The Possibility of Transformation Through Dialogue
The following are excerpts from a speech by Rabbi Jack Bemporad given at the Pontifical Gregorian University in Rome as a part of the Cardinal Bea Lecture Series.
In the many years that I have been involved in Christian-Jewish relations I have come to the conclusion that there are two foundational questions that must be asked and appropriately answered if our interreligious dialogue is to reap the harvest which great leaders like Cardinal Bea have sown for it.
First, How can I be true to my own faith without being false to yours? Second, What is the place of Jews and Judaism in a Christian self-understanding and likewise what is the place of Christians and Christianity in a Jewish self-understanding.
Theological dialogue between the religions is critical to prevent misunderstanding each other’s beliefs and doctrines as well as exposing any misconceptions we may have. It is only through dialogue that we can learn something about the other, not just in some kind of abstract statement in a book but in a mutual give and take between human beings.
In order to answer the questions I have posed we must develop a common language for dialogue. Our two faiths use the same words but mean different things: suffering, salvation, revelation, redemption, Messiah. There is a whole list of terms we share without really understanding the other’s complex set of connotations. Unless we talk to one another, listen to one another, there is no way that we can truly hear each other. Only theological dialogue can help us understand each other’s religious language.
The process of dialogue is also an essential element to achieving this goal. Too often we are concerned with the question of agreement. I don’t think that’s the issue. The issue is not whether we agree, the fact of the matter is that if we did agree we’d have nothing to talk about. We need to try and understand where we disagree and why. It is not agreement but understanding that is paramount. We must be willing to say “Look, as a Jew, this is what I believe, this is why I believe it and this is how I live it.” And vice versa.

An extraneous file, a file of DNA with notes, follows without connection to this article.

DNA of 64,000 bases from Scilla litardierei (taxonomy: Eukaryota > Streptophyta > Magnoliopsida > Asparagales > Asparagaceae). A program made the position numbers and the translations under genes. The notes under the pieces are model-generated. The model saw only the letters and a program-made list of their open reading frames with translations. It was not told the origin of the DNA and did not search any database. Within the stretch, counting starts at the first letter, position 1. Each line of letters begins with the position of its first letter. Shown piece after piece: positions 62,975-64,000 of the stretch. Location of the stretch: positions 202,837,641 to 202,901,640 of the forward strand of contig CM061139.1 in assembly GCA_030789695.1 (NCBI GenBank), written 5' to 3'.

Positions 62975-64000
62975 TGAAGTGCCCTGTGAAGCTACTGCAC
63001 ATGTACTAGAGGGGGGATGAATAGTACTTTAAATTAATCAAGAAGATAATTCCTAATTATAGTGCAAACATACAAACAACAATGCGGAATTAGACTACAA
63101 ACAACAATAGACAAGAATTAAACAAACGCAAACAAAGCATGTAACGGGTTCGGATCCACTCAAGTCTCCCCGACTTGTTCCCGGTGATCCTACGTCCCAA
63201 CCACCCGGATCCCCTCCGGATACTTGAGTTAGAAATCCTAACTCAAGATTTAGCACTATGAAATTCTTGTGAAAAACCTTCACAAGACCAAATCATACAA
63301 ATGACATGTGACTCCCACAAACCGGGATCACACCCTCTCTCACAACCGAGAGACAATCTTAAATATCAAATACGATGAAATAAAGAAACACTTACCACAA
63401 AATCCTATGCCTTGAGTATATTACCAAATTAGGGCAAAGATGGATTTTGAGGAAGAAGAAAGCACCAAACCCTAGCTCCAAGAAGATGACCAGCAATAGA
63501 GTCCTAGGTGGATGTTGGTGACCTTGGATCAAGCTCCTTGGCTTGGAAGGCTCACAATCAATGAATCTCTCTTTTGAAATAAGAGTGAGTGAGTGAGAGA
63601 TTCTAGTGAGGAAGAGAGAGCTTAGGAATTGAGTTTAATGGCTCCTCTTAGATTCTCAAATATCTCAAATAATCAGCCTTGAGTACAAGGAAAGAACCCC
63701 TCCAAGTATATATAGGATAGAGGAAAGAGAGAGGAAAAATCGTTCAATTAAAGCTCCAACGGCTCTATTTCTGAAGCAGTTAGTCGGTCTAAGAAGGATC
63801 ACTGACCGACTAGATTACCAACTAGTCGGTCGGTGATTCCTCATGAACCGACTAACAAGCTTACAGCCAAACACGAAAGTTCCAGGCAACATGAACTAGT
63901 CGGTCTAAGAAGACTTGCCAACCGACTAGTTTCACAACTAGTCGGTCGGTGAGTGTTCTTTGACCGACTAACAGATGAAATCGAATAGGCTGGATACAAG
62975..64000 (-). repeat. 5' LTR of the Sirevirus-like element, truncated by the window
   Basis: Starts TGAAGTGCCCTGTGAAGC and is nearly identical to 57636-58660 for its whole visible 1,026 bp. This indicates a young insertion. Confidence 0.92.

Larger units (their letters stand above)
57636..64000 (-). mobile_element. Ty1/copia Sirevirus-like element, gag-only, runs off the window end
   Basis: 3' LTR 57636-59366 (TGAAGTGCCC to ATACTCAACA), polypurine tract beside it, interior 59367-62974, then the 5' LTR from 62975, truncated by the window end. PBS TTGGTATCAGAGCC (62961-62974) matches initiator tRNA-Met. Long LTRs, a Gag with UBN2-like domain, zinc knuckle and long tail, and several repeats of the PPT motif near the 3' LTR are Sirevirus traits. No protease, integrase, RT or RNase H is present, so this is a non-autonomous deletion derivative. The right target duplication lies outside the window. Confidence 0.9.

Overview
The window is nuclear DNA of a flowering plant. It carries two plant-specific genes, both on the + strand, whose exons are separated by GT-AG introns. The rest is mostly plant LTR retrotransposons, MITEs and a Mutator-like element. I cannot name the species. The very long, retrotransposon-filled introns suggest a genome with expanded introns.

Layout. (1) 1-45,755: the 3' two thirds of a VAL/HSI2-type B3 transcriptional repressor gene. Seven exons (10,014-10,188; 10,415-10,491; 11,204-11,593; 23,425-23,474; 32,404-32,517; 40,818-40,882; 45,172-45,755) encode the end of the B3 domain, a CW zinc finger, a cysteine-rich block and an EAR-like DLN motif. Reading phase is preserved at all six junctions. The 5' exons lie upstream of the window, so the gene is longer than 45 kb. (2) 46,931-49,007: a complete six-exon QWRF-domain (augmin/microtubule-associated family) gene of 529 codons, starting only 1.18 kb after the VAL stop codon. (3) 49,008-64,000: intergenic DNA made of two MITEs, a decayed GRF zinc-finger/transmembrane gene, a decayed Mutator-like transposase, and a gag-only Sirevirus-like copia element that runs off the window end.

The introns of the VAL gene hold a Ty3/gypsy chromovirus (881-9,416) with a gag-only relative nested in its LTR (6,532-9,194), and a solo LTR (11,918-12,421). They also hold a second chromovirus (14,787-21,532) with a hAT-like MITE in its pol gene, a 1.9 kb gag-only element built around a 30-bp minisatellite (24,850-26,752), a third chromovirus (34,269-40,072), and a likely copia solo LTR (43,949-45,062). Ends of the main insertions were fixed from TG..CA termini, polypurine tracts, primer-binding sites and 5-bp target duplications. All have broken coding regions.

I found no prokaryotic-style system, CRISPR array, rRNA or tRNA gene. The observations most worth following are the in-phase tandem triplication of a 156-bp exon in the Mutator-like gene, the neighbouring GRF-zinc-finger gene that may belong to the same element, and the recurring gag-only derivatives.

This dialogue, this deeper understanding has truly begun to emerge in recent years but there is still much work to be done.
In the Catholic Church, epoch-making changes have been made in the last 38 years beginning with Nostra Aetate, the Guidelines, the Notes, Pope John Paul’s visit to the synagogue in Rome, the We Remember document and most recently the papal visit to Jerusalem. These events have all shown great efforts on the part of the Vatican to provide a totally different atmosphere for Christian-Jewish dialogue and relationships on all levels.
But, it is a source of great regret for me that in all the years of Catholic opening to the Jewish community, the authoritative body of the Jewish community (the IJCIC) had not seen fit to issue its own statement on the place of Christians and Christianity within a Jewish understanding.
Let me offer not an excuse but an explanation.
It’s unfortunate, but it’s true that most of the documents of a revisionary character with respect to Jews and Judaism appeared after the Shoah. Jews ask the question, “Did it have to take the destruction of European Jewry for Christianity to wake up and discover that we’re brothers, that now our covenant is irrevocable?”